Modulation of interest rates is the primary tool used by central bankers to stimulate the economy during a recession and to retard growth to subdue inflation. But since the global financial crisis, the Fed has employed another somewhat controversial wrench that is proving more challenging to put back in the toolbox: its massive portfolio of bonds.
In response to the Great Recession of 2008, the Federal Reserve slashed short-term interest rates to zero, to little effect. Opposed for good reason to forcing rates to go negative, the Fed launched an untested alternative to bootstrap growth. Known as "quantitative easing" or QE, it involved buying Treasury bonds (and eventually mortgage-backed securities) and holding them on the Fed's balance sheet in exchange for cash deposits in the reserve accounts banks held at the Fed. These reserves were then available for banks to lend to commercial customers. Between 2008 and 2014, the balance sheet swelled from $900 billion to over $4 trillion.
Economists openly debated the efficacy of this innovative initiative, and specifically worried about how to ultimately reverse the process. And for good reason: when Chairman Ben Bernanke hinted in 2013 that he might begin winding down the pace of bond purchases, the market pitched a fit that became known as the "taper tantrum" and the reduction was postponed.
The balance sheet finally began slowly shrinking in 2018 until COVID slammed the brakes on the economy two years later. This time the Fed wasted no time in taking QE to another level, more than doubling its bond holdings again to nearly $9 trillion. Since last May the portfolio has been allowed to shrink very modestly but still exceeds $8 trillion.
Consideration of the Fed's balance sheet has heretofore been largely academic, and many officials believed they could reduce the holdings at any time. That is about to change.
The Federal Reserve System is not a direct agency of the government and receives no taxpayer funding. It is self-supporting through the collection of fees from member banks as well as interest income from its bond portfolio. But it is not a for-profit institution, and by law must transfer any operating profits each month to the U.S. Treasury. Every year since 1915, the central bank has generated an operating surplus for the Treasury that has effectively gone into the till to reduce the deficit. Congress routinely incorporates anticipated profits from the Fed as one of its many budget gimmicks to make the fiscal picture appear brighter (less dark), and in recent years these remittances have been quite large. In 2021, the Fed transferred profits of $109 billion to the Treasury.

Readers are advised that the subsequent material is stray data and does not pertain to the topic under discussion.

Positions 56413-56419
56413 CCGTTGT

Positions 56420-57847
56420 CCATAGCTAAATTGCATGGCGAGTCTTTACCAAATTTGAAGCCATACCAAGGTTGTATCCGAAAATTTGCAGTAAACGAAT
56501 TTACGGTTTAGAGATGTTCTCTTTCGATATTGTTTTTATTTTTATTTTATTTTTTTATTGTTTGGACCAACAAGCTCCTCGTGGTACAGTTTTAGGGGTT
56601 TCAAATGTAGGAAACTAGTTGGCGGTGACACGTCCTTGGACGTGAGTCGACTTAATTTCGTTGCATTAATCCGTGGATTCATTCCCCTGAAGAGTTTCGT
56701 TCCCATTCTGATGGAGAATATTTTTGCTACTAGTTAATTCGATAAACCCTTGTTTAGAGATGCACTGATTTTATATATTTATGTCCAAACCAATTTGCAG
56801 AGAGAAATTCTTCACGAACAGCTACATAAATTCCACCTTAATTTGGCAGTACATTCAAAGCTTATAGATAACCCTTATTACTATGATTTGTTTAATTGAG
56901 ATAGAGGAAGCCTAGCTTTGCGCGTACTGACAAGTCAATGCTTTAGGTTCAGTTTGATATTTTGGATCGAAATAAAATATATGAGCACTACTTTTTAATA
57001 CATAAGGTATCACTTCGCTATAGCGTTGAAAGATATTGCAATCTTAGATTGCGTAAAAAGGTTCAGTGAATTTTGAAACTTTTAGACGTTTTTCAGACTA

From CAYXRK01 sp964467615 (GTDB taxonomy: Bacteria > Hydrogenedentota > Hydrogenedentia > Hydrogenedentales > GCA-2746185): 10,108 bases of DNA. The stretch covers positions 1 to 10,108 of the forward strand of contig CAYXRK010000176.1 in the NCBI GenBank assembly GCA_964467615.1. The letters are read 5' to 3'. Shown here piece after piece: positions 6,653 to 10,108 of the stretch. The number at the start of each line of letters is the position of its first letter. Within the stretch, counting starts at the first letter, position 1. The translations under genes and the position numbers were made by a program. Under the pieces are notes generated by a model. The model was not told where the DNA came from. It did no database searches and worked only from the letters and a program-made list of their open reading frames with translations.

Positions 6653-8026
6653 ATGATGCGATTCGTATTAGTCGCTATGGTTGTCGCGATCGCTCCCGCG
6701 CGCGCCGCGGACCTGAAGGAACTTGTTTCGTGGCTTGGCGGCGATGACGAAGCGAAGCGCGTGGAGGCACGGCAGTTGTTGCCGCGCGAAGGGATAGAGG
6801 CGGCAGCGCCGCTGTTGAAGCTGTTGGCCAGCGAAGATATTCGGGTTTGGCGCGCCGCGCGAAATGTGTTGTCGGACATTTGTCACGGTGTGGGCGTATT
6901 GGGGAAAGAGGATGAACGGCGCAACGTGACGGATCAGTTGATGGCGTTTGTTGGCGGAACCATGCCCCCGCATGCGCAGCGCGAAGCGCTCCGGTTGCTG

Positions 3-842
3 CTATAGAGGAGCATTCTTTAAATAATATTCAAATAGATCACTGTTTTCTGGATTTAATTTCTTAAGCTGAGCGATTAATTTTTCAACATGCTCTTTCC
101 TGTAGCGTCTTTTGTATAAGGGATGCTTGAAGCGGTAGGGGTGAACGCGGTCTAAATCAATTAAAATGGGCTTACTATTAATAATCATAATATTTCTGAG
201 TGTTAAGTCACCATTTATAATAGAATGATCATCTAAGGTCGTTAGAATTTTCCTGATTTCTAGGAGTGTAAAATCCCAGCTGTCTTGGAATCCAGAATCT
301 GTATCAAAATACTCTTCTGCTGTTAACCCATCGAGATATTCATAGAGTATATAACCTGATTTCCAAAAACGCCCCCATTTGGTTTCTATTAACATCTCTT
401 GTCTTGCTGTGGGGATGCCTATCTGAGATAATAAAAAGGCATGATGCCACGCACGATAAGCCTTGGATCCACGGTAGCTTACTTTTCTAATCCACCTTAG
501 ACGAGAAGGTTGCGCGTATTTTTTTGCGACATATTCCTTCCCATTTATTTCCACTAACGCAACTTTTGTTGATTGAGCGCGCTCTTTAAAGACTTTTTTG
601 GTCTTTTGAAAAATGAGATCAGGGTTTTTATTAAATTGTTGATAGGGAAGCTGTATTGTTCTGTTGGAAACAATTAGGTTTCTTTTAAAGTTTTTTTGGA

No more. Recall that the Fed acquired its cache of fixed-rate bonds when yields were historically low. Since last year, with rates rising sharply, interest payments it must pay on bank reserves have surged while income on the balance sheet portfolio has remained static. So far this year the losses total $38 billion and stand to grow. These cumulative losses, called "deferred assets", must be eventually recovered from future operating surpluses before resuming payments to the Government. This is likely to take some time, possibly several years. And while not a direct expense to taxpayers, the cessation of remittances has the effect of increasing the deficit.
Aside from the large and prolonged operating losses, the central bank faces another less noted complication with reducing the balance sheet. The Fed has a bit of a Silicon Valley Bank problem: large paper losses on the bonds it holds.
Although a U.S. government bond pays a fixed face or par value at maturity, its market value in the interim fluctuates with changes in market interest rates. As most ordinary investors have experienced, the value of their bonds declines (on paper) when rates rise, hence the 13% haircut to bond values in 2022. So too with the massive bond portfolio at the Federal Reserve, whose market value may have fallen by nearly a trillion dollars. And while they are not required to adjust the values to market, they would recognize substantial losses on any bonds sold prior to maturity, exacerbating the growing operating losses. This is clearly a limiting factor in how rapidly the Fed can unwind its QE program, a possibility that was anticipated but judged to be the lesser risk compared with inaction during a crisis.
Unlike commercial banks, the Federal Reserve cannot go broke or require a bailout, since it has the capability to create offsetting assets and liabilities in theoretically unlimited amounts. However, there exists the potential for distortion of private capital allocation if the central bank holds too large a proportion of the outstanding paper. And perhaps more ominously, there is heightened political risk attached to widely reported Fed losses. In the extreme, legislators could alter or eliminate the critical independence of the Federal Reserve system. Short of failing to raise the debt ceiling, it's hard to conjure a more frightening image than Congress exercising control over monetary policy.
Most economists understood that unwinding QE could be challenging, but believed extraordinary measures were justified to deal with two existential crises when interest rate policy was exhausted. Now that rates are on the march, the next few years will determine whether this great experiment rewrites the economic textbooks.
Christopher A. Hopkins is a chartered financial analyst (CFA) and co-founder of Apogee Wealth Partners.